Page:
The change in the stricture of the labor market deals with casualization which hiked the number of part-time workers. This change also stated about the development of industries and the rising number of occupations those having considerably low density and the growing alternative employment and self-employment arrangement. These factors have been one of the sole causes for the decline of the union trade membership. However, in order to test the impact that these factors had on the trade union, Peetz made use of ‘Shift Share’ analyses. Having used this technique Peetz could conclude that these factors caused the decline over the period of 1982-92. Furthermore, these factors had their impact during the first phase of the decline which in the later years did not seem to have had any major contribution.

The second cause deals with the institutional factors. The institutional changes also created a platform for legislative changes which ended in having an adverse effect on Australian unionism. The factor further acted in de-collectivizing the relationship between the employers and the employees and ended up impacting the recognition of the union. These factors have been one of the key antecedents that led compulsory unionism to fall (Peetz, 2018). With the introduction of institutional factors, the unions started being dependent on the provisions of the law thus making them vulnerable when dealing with the radical legislative changes. According to Peetz's opinion, it has been found that the then legislation focused on eliminating compulsory unionization which further encouraged the workers to look for non-award coverage and bargaining facilities thus this ended up in the consequent surge in Australian union membership.

During the period of the 1980s, the legislative measures made it compulsory for the people to be a member of the union which has mentioned in the employment condition. However, in the 1990's as the people were freed from the condition of employment they preferred opting out of the union membership.

According to the third antecedent, the growing inequality in earnings of the people led to the fall in union density (Peetz, 2021). To understand this cause it is significant to recognize the core aspect of the cause which clears out the aim of the union. The union aims to have greater pay compression as well as generate higher wages. Thus through this, the union gets to provide equal hikes for all the workers on the weekly basis. However, the technological changes brought inequality in the earnings of the workers which forged a coalition between the workers who are low and highly paid.

The fourth and final factor is the response of the union to the implementation of strategies for the new employer. As this factor has been overlooked for a long period of time thus the union failed to come up with adequate measures to deal with it (Brander-Peetz, Peetz and Brough, 2021). Although the attitude of the Australian union towards the members has not been as ruthless and aggressive as compared to the American Union yet the members started to follow the American style of going anti-union. The poor strategic ideas of the union made the situation go even worse which resulted in expensive coverage disputes between the Australian Union and its members.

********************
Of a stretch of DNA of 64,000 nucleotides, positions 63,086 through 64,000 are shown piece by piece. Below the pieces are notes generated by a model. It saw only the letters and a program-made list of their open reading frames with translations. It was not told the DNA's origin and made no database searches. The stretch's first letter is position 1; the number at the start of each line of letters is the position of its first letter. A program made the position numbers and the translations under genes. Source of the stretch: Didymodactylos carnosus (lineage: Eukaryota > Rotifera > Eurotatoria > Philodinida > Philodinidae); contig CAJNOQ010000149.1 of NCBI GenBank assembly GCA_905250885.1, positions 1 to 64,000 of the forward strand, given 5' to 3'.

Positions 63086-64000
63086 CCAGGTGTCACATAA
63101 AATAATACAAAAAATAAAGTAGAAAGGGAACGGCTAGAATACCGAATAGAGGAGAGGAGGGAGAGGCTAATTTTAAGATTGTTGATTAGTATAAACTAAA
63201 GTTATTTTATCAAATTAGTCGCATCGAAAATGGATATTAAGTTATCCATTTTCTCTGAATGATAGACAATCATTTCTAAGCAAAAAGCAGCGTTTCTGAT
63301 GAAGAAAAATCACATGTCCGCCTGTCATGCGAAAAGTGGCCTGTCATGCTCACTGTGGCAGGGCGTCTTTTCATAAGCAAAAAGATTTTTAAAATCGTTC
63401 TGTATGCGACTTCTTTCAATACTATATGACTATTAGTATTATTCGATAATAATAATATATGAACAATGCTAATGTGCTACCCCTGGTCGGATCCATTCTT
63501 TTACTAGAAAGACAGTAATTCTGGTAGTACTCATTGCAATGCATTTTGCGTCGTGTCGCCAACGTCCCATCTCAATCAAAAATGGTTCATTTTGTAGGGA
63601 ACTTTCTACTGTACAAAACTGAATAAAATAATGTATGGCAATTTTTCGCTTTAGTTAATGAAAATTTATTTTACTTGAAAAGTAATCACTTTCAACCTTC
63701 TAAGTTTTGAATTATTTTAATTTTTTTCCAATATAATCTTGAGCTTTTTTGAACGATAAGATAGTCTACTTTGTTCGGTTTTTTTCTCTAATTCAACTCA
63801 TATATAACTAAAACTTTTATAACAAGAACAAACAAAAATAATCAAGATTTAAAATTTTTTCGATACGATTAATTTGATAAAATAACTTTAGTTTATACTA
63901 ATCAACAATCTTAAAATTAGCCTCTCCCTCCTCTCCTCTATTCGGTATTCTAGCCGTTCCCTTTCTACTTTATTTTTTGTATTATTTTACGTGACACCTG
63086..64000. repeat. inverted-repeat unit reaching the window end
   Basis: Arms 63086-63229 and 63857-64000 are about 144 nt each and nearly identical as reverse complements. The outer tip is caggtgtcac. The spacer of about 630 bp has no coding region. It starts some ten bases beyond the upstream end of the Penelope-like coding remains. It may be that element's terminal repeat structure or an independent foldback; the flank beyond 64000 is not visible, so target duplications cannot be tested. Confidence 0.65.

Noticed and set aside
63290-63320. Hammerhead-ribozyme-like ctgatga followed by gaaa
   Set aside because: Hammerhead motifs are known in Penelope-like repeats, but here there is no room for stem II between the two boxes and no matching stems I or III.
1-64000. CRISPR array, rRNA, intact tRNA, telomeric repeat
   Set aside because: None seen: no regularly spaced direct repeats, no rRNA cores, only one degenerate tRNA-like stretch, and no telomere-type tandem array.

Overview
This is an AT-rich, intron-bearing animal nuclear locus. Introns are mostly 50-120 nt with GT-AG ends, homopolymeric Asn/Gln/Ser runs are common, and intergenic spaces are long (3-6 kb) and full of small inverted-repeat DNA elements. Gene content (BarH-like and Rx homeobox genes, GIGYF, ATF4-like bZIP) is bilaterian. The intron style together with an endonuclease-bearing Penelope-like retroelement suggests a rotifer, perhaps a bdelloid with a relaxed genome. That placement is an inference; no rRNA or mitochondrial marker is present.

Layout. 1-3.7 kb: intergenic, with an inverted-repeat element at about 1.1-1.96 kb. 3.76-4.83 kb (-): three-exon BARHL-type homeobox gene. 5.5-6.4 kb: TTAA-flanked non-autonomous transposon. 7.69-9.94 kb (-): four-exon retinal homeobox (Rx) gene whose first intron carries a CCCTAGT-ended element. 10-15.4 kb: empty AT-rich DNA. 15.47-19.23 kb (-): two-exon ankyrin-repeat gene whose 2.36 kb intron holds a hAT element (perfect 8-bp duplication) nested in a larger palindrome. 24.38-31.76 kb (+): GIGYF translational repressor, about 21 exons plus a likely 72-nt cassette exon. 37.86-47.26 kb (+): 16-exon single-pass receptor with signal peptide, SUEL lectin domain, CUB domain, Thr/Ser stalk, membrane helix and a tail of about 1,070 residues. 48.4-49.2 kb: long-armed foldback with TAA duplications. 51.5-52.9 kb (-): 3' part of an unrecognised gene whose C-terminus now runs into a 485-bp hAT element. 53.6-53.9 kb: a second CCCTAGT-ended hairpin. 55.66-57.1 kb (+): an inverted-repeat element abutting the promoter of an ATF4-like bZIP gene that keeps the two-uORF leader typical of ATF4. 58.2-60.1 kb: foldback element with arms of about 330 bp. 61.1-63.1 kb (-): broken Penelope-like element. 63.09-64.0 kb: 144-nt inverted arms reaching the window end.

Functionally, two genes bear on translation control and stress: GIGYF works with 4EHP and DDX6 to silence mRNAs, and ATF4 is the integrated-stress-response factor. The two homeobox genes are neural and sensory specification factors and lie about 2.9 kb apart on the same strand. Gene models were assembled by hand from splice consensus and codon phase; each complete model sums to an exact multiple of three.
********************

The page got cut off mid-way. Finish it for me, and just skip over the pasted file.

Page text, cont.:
In this context, it can be stated that these factors made the Australian Union have an adverse effect on the membership of the union. Some factors are said to be external and exogenous in nature which caused the issue in shaping the future of the Australian union.

Applicability of the findings for collective bargaining in Australia

The strategic approaches of the Australian union failed drastically in the past decades due to its poor implementation process and the rigid outlook of the members towards the changes. Earlier in the year 2020, the union came up with the concept of collective bargaining but as the pandemic situation arose followed by the lockdown protocols it changed the lifestyle of the people. Thus the long-term impact of the collective bargaining approach remained unclear (journals.sagepub, 2021). Hence, the official data based on the Australian union collective bargaining and collective agreement can be found until the month of June of the year.

The data that the collective bargaining and collective agreement suggested content modest changes which showed a minimal hike in non-union agreements and a slight reduction in coverage as well as the incidence of collective agreements. These implementations also lead to deterioration in the growth of the wage that further continued to have fewer disputes in the industries. In the context of collective bargaining and agreements in relation to each of the industries led a platform to create diverse processes and have greater changes compared to the suggestions of the official data.